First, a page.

Our View: Join the Lynx quest for championship season

When the Minnesota Lynx take the court Wednesday against the Los Angeles Sparks after a six-day all-star break, all eyes will be on Maya Moore .

After all, the Lynx forward was named the most valuable player in the WNBA all-star game as she led the West to a 117-112 over the East on Saturday. Moore already was one of the most acclaimed WNBA players since she earned rookie of the year honors in 2011 and was voted the most valuable player for the 2014 regular season.

But Moore, who set an all-star game record by scoring 30 points, deflected the attention from herself as she was asked about resuming the regular season.

"One of the beautiful things about our team is it's not really all on me," she said. "It may seem that way just because I have the ability to score the ball. But there are so many things my teammates do well."

Led by Moore, Seimone Augustus and Lindsay Whalen, the Lynx have the league's best record by playing fundamental basketball with a balanced offense and tenacious defense. Moore, Augustus and Whalen are the team's leading scorers in the league's third-best offense. Rebekkah Brunson — the other member of the Lynx "core four" — anchors the league's top-ranked defense.


In an era where athletes disappoint us with their self-absorbed behavior in which they seem more interested in making ESPN's highlight reel than winning a game, Moore and her teammates are refreshing role models. You haven't heard about any embarrassing antics on or the off the court — and you probably won't.

The exorbitant salaries that have corrupted other sports haven't reached women's basketball yet. With a pay scale that ranges from a minimum $35,000 for rookies to a cap of $107,000 for veterans, WNBA players make less in one season than baseball players Alex Rodriguez and Joe Mauer, who played last weekend at Target Field, are paid for one game.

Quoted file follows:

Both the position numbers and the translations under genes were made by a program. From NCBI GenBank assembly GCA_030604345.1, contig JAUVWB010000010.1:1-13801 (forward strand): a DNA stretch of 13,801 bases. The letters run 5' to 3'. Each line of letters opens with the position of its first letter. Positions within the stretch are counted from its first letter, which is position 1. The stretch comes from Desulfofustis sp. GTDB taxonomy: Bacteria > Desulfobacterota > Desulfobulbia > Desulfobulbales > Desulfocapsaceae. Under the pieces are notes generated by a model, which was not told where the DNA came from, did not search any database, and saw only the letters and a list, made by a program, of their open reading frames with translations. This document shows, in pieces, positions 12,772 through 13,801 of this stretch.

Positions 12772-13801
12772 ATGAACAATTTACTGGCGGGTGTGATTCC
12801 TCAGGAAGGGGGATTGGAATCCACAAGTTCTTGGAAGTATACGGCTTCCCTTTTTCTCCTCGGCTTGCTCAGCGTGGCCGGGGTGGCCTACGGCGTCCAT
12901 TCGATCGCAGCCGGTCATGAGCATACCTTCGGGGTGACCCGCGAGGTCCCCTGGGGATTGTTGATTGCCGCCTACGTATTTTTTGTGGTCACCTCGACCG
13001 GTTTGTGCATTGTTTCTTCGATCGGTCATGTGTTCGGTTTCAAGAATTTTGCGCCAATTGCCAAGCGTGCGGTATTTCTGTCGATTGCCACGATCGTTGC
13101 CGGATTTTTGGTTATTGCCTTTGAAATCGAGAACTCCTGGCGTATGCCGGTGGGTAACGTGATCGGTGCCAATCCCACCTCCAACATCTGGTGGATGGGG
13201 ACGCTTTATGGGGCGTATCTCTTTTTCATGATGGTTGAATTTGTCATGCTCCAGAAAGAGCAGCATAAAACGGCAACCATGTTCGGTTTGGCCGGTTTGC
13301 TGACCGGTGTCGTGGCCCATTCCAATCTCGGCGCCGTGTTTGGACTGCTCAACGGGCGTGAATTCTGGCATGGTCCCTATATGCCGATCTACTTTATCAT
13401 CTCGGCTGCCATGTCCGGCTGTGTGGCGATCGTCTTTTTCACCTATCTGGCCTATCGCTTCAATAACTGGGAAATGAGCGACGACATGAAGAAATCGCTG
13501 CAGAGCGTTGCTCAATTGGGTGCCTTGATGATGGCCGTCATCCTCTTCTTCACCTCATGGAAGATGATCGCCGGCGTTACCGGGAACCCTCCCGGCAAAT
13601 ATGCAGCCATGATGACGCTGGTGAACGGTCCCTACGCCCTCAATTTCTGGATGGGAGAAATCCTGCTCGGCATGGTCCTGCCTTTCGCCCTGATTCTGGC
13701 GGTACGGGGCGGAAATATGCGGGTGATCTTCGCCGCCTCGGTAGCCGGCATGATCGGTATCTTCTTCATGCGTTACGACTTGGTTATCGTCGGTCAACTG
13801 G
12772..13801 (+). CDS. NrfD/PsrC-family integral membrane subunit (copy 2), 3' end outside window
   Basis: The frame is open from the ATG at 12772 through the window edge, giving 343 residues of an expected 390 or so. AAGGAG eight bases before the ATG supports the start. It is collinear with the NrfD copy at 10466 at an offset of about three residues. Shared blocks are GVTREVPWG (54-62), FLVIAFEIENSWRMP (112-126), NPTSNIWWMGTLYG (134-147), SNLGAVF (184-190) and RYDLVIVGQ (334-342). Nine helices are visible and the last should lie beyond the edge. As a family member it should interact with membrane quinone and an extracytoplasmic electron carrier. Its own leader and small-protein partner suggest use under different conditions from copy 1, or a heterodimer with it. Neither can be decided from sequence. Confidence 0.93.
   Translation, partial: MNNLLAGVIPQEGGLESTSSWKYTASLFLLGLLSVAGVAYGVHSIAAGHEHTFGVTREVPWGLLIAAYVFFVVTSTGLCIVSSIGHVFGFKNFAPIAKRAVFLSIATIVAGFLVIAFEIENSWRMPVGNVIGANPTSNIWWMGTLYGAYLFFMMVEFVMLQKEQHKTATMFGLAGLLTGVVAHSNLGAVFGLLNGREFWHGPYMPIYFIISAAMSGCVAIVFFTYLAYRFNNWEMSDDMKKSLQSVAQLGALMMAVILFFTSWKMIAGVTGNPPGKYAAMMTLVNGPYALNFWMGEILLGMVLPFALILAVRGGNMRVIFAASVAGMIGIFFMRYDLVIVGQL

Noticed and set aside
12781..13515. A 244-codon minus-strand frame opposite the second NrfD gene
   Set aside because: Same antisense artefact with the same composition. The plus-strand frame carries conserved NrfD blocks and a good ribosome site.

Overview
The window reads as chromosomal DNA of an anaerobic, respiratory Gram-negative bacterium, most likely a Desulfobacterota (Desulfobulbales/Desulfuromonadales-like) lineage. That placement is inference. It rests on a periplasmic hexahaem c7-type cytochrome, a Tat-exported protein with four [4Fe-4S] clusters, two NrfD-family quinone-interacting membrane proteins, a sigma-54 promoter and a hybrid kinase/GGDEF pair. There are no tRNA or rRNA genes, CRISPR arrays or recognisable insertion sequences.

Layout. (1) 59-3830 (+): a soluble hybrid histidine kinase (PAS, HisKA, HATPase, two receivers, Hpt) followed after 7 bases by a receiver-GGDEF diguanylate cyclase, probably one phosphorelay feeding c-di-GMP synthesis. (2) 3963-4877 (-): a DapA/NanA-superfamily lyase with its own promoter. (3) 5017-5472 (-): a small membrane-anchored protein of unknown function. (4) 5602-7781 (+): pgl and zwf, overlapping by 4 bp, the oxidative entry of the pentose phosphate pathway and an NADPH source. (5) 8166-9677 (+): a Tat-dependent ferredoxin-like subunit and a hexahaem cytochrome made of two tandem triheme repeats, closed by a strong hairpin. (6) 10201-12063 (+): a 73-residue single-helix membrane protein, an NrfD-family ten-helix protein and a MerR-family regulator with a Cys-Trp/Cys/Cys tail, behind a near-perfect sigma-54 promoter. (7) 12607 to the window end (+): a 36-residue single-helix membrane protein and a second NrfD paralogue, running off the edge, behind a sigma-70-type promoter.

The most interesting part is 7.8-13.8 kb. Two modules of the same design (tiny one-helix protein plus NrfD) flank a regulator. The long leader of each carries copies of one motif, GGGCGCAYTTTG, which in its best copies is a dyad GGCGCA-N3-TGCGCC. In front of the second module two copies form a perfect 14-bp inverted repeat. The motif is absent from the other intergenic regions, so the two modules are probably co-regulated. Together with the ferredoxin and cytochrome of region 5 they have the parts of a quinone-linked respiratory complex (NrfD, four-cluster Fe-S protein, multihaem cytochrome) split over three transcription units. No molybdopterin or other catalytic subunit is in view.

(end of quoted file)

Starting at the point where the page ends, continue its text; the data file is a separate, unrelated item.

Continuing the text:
If the Lynx have escaped your attention, that's not surprising. The WNBA is relegated to the back pages of the sports section and televised sporadically. Nevertheless, we welcome you to join the bandwagon. Minnesota fans have embraced the Lynx, who have been ranked second in WNBA attendance for three straight seasons. The team set a attendance record at its last home game on July 22 when 17,414 came out to see the Lynx play the Connecticut Sun.

The all-star break was timely for the Lynx. Augustus, who was supposed to be a starter for the all-star game, had arthroscopic surgery on her right knee on July 17 at Mayo Clinic and is expected to be sidelined until mid-August. Whalen, who was selected as an all-star reserve, hasn't played since July 19, when she was poked in her right eye, causing blood to pool between the cornea and iris. The veteran team, with Moore being the only starter younger than 30, benefits from the expertise of lead sponsor Mayo Clinic, which opened The Courts at Mayo Clinic Square, a training center and practice facility across the street from the Target Center.

When the Lynx take the court Wednesday night, they will be resuming their quest for a third WNBA title in four years. Even if they don't raise another championship banner — although we'll bet you a cup of coffee they will — they've earned the respect of their fans and nonsports fans alike by playing the game the right way.

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